Third, there is “a need for renewable and flexible energy” at a local and national level. And fourth, “things are going to be much more data-driven through connected devices”…
    https://www.thetimes.co.uk/edition/business/the-uk-energy-provider-that-can-say-theres-no-one-like-us-but-we-do-care-802pw0w23

    Wikipedia: Engie
    ENGIE promotes low carbon generation from natural gas and renewable energies by no longer developing coal projects and investing in low carbon energy solutions (renewable energy, gas, networks or energy services) and energy efficiency solutions…

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    David Maddison

    When they say 16% of electricity must come from unreliable producers does that mean 16% of actual electricity produced or 16% of installed nameplate which at 30% capacity factor means 4.8% of produced electricity so 95.2% still has to come from real power stations.

    21

    • #
      Robber

      Unfortunately it means real GWhr produced – 33,500 GWhr is the target by 2020 with lower targets each year prior, and the Clean Energy Regulator issues certificates based on evidence of electricity generated from each registered operator. The operator then gets to sell those certificates to retailers who then surrender them back to the CER to prove that they bought their fair share.

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    • #
      Ian1946

      Renewables fans normally quote nameplate on all occasions so I would suggest that 30% of 16% is the correct figure. 4.8% of total daily generation is a typical daily figure.

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    • #
      PeterS

      As Tony has effectively explained several times, 16% of virtually nothing is still virtually nothing, which is what happens sometimes during periods where power is in high demand but there is no wind or sun and as such coal fired power stations save the day, literally. We could in effect have 200% renewables in terms of nameplate and still have blackouts galore if we didn’t have enough coal fired power stations. Of course we could have backup batteries but to be of any real use we would need many of them to last for many hours and so the cost would be in the trillions. Not possible.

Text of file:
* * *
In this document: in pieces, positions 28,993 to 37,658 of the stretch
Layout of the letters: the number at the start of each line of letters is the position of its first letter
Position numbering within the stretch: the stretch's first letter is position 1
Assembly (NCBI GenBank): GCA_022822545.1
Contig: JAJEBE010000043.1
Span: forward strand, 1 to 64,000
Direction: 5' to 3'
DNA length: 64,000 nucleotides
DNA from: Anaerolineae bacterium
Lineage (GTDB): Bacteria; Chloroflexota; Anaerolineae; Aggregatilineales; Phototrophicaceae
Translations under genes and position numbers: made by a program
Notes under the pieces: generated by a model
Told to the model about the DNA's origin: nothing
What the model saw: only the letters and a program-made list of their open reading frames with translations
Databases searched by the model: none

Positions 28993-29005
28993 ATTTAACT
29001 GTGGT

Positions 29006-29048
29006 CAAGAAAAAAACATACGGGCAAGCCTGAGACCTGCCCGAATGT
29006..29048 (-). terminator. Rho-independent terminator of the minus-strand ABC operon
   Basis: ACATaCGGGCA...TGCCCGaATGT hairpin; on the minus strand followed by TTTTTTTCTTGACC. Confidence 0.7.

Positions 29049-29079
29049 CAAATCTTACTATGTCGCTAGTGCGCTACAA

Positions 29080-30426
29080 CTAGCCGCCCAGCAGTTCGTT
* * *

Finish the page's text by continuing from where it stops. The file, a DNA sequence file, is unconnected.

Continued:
10

  • #
    pat

    the first funds were allocated in the 2014 Australian Federal budget, kicking of Abbott’s 20 million trees by 2020 initiative.

    Jan 2017: Buzzfeed: No-One Knows How Many Trees Have Been Planted As Part Of The Govt’s 20 Million Trees Program
    The first tree died.
    by Alice Workman
    BuzzFeed News they couldn’t say how many trees were in the ground as the final tree-count isn’t made until the end of each project. The majority of projects won’t be complete until June 2018.
    The first contracts to plant trees were funded in May 2015, but many of the project sites required “preparation”, so seeds weren’t planted until 2016.
    Based on progress reports, it’s estimated 2.89 million native trees have been planted. Thirteen and a half million trees have been “contracted” to be planted at more than 120 locations across the country…

    nevertheless, Imran Khan has much bigger ambitions:

    27 Jul: ClimateChangeNews: Imran Khan says Pakistan will plant 10 billion trees
    The former cricketer and newly elected prime minister is set to promote tree-planting and green jobs, although coal use will continue to expand
    By Megan Darby
    Imran Khan is aiming to plant 10 billion trees in five years as prime minister of Pakistan.
    It is a scaling up of the “billion tree tsunami” his party Pakistan Tehreek-e-Insaf (PTI) carried out in Khyber Pakhtunkhwa province, restoring 350,000 hectares of forest…

    Citing a desire to reduce reliance on imports, it also promotes increased use of domestic coal reserves from Thar province. Much of the investment in coal has come from China, which is described as a “golden opportunity” for Pakistan…
    http://www.climatechangenews.com/2018/07/27/imran-khan-promises-greener-future-pakistan/

    27 Jul: ClimateChangeNews: Climate Weekly: CO2 fingerprints found in Europe’s heatwave
    Coming up next week
    by Megan Darby
    China’s #MeToo
    Prominent Chinese green campaigner Feng Yongfeng stepped down (LINK) after appearing to admit to sexual harassment of several women, in a social media post that was later deleted.
    Feng resigned as head of Nature University after an anonymous letter circulated that accused him of groping female colleagues.
    It came as the #MeToo movement gained traction in China’s NGO sector, with health and anti-discrimination activist Lei Chuang confessing to similar behaviour…

    UN warning
    Development gains across the Arab region could be swallowed up by climate change, a new report from the UN Development Programme has warned (LINK).
    The local bureau chief said increasing a decade of droughts had brought “famine and food insecurity, loss of livelihoods and life, and the displacement of millions”…